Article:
Pastor Insights

Last month and into this month, our Wednesday night study has focused on what it means to be United Methodist.  Since not everyone is able to take part in this, I wanted to share a small piece of what this four-week study has covered about what makes the United Methodist Church unique.

Like nearly all protestant denominations, we recognize two sacraments: Baptism and Communion.   A sacrament is a sacred ritual where a physical element represents God’s grace.  Partaking in the sacraments is an outward and visible sign of an inward working of grace.  What makes our understanding in the United Methodist church unique is that we believe that sacraments are a means of grace.  This means we believe the actual love of God can be experienced through the elements themselves.   We believe that in the sacrament of communion we recognize and celebrate a free gift given by God.  We believe the table is Christ’s table, and that the invitation from Christ is open to all.   This Holy Mystery is the document that defines the United Methodist sacramental beliefs and that document puts it this way:

“The invitation to the Table comes from the risen and present Christ. Christ invites to his Table those who love him, repent of sin, and seek to live as Christian disciples.  Holy Communion is a gift of God to the church and an act of the community of faith. By responding to this invitation we affirm and deepen our personal relationship with God through Jesus Christ and our commitment to membership and mission in the body of Christ.”

One of the things that sets us apart from other denominations is that we keep the table open.  We do not limit who can receive the sacrament, because we believe to do so could limit the way that grace reaches and transforms the life of a person.   This commitment to ensuring that the sacrament of communion is available to more people has long been part of the Methodist identity.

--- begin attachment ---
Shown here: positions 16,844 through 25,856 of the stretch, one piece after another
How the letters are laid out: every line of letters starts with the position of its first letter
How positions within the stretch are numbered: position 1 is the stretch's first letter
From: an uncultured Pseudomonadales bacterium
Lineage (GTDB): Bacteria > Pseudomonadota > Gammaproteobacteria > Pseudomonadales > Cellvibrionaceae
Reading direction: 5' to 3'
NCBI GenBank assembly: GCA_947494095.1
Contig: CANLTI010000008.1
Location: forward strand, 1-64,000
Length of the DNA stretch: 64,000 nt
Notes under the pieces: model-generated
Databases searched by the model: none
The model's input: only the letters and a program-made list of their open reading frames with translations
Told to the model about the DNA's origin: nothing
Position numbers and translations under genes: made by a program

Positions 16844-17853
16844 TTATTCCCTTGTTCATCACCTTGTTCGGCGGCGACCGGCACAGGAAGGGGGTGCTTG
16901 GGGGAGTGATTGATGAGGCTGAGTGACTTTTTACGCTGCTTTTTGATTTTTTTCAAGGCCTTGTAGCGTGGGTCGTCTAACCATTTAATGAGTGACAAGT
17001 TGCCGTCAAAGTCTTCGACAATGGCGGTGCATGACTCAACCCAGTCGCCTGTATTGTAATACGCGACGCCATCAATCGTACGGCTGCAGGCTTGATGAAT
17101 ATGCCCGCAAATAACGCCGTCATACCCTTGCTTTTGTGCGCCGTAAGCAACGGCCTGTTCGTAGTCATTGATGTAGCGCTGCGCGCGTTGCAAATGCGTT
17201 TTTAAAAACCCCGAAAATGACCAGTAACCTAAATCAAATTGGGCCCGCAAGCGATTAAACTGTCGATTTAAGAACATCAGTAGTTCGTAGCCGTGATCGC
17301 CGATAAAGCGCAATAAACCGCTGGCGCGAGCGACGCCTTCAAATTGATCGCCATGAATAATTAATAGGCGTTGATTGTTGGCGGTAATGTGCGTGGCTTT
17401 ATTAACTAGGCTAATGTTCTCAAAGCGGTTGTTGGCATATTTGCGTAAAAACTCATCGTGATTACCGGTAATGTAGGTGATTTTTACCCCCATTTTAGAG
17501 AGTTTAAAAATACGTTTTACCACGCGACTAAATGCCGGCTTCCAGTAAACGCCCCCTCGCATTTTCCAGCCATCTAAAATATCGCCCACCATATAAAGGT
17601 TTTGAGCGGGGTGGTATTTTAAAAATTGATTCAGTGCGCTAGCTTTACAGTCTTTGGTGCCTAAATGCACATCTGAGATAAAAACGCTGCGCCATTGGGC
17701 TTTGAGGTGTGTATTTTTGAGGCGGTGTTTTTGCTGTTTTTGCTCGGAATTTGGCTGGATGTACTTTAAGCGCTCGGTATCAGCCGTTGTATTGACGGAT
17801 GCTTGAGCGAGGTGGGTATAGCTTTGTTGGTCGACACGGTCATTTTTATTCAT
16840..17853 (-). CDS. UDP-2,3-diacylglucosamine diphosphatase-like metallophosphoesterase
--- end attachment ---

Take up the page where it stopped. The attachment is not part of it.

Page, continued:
In the second half of the 19th century the Methodist Episcopal Church was concerned with the problems that alcoholism posed in the life of families.  There was also concern that recovering alcoholics could not participate in the sacrament of communion due to the use of fermented wine.   The church began urging the use of unfermented juice, but there was not a dependable way to ensure that juice had not fermented.  This changed in 1869 when a former Methodist pastor, who had transitioned into dentistry, created a process to pasteurize grape juice and ensure it would not ferment.   He was successful in convincing Methodist churches to adopt his juice for use in communion.  The use of non-alcoholic grape juice lowered the bar and made the sacrament open to more people.   Today, many United Methodist churches still use this man’s pasteurized grape juice in communion.  His name was Thomas Bramwell Welch.  He originally called his juice “Dr. Welch’s Unfermented Wine” but today we better know it as Welch’s grape juice.

I greatly appreciate that our United Methodist tradition puts a strong emphasis on grace, and on the importance of doing all we can to make sure all people have the ability to experience God’s love for themselves.  Our theology around the sacraments is just one example of this commitment.

 

 

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